on life, music etc beyond mainstream

2011 19 Mai

Das Cover der neuen CD von Bon Iver

von: Michael Engelbrecht Filed under: Blog | TB | Tags: , 1 Comment

Bon Iver

Entrückungen spielen eine besondere Rolle in der Musik von Bon Iver. Das Abgelegene ist ein Thema. Die letzte Platte, die Justin Vernon bekannt machte, liefert gleich ihren eigenen Mythos mit: zurückgezogen wie einst Henry David Thoreau, verbrachte der Mann, der sich „Guter Winter“ nennt, lange Zeit in einer Blockhütte, krank und trauernd. Da entstanden die Lieder. Diese Platte wurde von Kritik und Publikum gleichermassen verehrt, ich konnte mich da nicht anschliessen.  Auch auf der Mitte Juni erscheinenden neuen Arbeit (s. Cover) wird ein Rückzug angetreten – diesmal in die alte Heimat. Dort scheint meistens Winter zu sein. Und diese neue CD beeindruckt mich sehr.

Hier der Text des ersten Songs – wenn hier keine Druckfehler im Spiel sind, dann zumindest ziemlich ausgefuchste Wortspiele…


Iʼm tearing up, acrost your face
move dust through the light
to fide your name
it’s something fane
this is not a place
not yet awake, I’m raised of make

still alive who you love
still alive who you love
still alive who you love

in a mother, out a moth
furling forests for the soft
gotta know been lead aloft
so I’m ridding all your stories
what I know, what it is, is pouring – wire it up!

you’re breaking your ground

This entry was posted on Donnerstag, 19. Mai 2011 and is filed under "Blog". You can follow any responses to this entry with RSS 2.0. Both comments and pings are currently closed.

1 Comment

  1. Michael Engelbrecht:

    When Justin Vernon made his way out of a log cabin in Wisconsin with the recordings that would make For Emma, Forever Ago under his arm, he could little have thought that his collection of deeply personal, heartfelt songs would get him world recognition and a guest appearance on the latest record by the biggest rap star on the planet. Seems that Vernon is living proof that pouring effort and soul into a record often reaps reward.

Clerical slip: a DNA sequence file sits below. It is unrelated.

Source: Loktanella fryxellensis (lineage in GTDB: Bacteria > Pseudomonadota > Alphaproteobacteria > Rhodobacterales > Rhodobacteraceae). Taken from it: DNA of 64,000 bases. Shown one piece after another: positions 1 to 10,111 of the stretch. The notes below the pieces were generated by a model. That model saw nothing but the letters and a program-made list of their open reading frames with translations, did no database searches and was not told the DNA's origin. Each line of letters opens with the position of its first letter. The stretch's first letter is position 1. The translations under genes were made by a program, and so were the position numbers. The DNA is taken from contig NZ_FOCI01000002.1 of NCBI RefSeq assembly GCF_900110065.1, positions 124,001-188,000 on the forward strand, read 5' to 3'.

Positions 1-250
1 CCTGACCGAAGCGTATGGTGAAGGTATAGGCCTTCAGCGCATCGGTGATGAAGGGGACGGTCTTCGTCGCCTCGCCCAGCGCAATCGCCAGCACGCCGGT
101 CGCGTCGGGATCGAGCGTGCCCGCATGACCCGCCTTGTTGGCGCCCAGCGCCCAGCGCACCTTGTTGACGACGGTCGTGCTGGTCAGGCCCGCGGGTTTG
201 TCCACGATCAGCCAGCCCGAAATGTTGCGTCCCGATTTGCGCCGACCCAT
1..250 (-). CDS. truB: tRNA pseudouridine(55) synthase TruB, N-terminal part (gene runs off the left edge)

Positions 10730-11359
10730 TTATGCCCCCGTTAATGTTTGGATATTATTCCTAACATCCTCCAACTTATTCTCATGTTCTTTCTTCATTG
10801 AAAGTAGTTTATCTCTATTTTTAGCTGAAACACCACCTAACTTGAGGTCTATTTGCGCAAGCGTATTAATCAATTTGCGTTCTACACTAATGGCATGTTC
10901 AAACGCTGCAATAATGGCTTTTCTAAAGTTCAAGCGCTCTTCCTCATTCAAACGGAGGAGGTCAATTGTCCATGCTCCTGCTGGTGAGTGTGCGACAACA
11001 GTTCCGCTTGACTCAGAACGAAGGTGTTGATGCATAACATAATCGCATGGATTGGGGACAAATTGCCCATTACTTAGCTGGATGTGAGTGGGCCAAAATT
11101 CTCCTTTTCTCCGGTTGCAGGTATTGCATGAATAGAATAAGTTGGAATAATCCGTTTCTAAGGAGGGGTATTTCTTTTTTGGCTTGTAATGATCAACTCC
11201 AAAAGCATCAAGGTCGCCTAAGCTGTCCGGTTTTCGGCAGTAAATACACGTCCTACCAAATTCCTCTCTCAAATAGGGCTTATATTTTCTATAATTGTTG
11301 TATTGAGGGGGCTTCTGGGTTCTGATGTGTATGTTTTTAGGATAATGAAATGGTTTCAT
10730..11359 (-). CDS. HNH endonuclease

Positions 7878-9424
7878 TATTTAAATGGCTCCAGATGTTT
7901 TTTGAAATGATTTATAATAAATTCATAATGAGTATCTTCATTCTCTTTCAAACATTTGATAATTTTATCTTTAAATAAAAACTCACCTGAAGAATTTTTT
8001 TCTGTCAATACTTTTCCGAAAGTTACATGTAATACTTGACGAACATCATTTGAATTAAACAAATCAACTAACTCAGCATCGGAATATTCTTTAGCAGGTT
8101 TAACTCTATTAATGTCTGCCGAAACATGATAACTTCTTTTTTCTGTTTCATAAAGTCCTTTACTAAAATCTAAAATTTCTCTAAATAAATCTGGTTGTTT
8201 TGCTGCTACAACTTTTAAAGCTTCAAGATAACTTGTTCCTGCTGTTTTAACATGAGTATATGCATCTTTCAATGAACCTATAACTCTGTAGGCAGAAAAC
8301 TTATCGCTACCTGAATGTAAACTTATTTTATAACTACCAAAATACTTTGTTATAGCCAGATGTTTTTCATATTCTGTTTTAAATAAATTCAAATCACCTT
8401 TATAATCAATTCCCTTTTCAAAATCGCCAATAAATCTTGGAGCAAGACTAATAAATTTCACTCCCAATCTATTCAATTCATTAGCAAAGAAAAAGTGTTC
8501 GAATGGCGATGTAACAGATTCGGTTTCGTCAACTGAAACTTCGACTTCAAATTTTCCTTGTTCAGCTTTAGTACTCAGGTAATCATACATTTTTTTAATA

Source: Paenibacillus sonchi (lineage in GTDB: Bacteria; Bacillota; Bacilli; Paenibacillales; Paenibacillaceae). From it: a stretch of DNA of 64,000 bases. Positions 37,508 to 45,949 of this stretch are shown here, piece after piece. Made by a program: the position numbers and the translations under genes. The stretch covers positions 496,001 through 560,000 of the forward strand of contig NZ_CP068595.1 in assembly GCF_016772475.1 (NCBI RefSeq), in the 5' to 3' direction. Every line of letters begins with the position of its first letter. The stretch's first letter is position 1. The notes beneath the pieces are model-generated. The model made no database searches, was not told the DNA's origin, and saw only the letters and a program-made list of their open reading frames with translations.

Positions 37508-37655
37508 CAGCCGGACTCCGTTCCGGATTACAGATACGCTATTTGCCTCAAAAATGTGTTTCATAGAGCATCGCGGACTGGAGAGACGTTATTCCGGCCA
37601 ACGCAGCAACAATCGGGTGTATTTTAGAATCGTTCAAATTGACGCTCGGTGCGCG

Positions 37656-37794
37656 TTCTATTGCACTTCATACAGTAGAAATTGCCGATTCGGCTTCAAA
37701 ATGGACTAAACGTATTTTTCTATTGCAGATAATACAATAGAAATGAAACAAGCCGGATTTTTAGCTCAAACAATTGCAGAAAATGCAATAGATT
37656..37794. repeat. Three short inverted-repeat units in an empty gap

Anyone who moved on to his 2009 EP Blood Bank found sudden leaps in the Bon Iver sound – particularly the auto-tune experimentation of “Woods”, and many expected Vernon to throw himself further into futuristic production techniques, moving away from the bare bones basics that made his name. The genius of his new effort is that it marries these things not just effectively, but beautifully throughout this self titled record.

    This becomes apparent instantly, as the gorgeous Perth grows from a spine-tingling guitar line into something that manages to be heavy and delicate simultaneously. Military style drums drive the song to a surprisingly heavy climax, as chords crash and pound apocalyptically. It even recalls Explosions In The Sky in its crushing coda.

    There is a density to the songs here that his debut didn’t have – as brilliant as the songs on For Emma were, it would be intriguing to see what Vernon would do with them in a studio. This record delivers an idea of that, from the swirling, mesmeric arpeggios of “Holocene” to the laidback strumming of “Towers” with its lush horns augmenting the alt-country feel. Vernon’s lyrics remain abstract and cryptic throughout, littered with arcane terms and references to places, mainly in North America, that influenced Vernon’s writing.

    There is experimentation throughout, especially on the echoing electronics of “Hinnom, TX” as Vernon’s deep baritone is answered by his own pained falsetto. “Calgary” relies heavily on icy synths, building into a metronomic peak roughed up by fuzzy guitars. Last of all though, is “Beth/Rest”, which sounds genuinely like a Prince song circa “Purple Rain” – all big, epic drums and synth-heavy layers, shot through with squalls of lead guitar and saxophone. It is a striking, surprising conclusion to the album, and leaves you wanting to leap right back to the start again.

    I’m going to throw it out there – Justin Vernon may have just bettered what is already considered a classic debut album. This is a glorious, daring record that deserves to be huge. With the exposure he got from his friend Kanye, it just might be. (Tom Reed)

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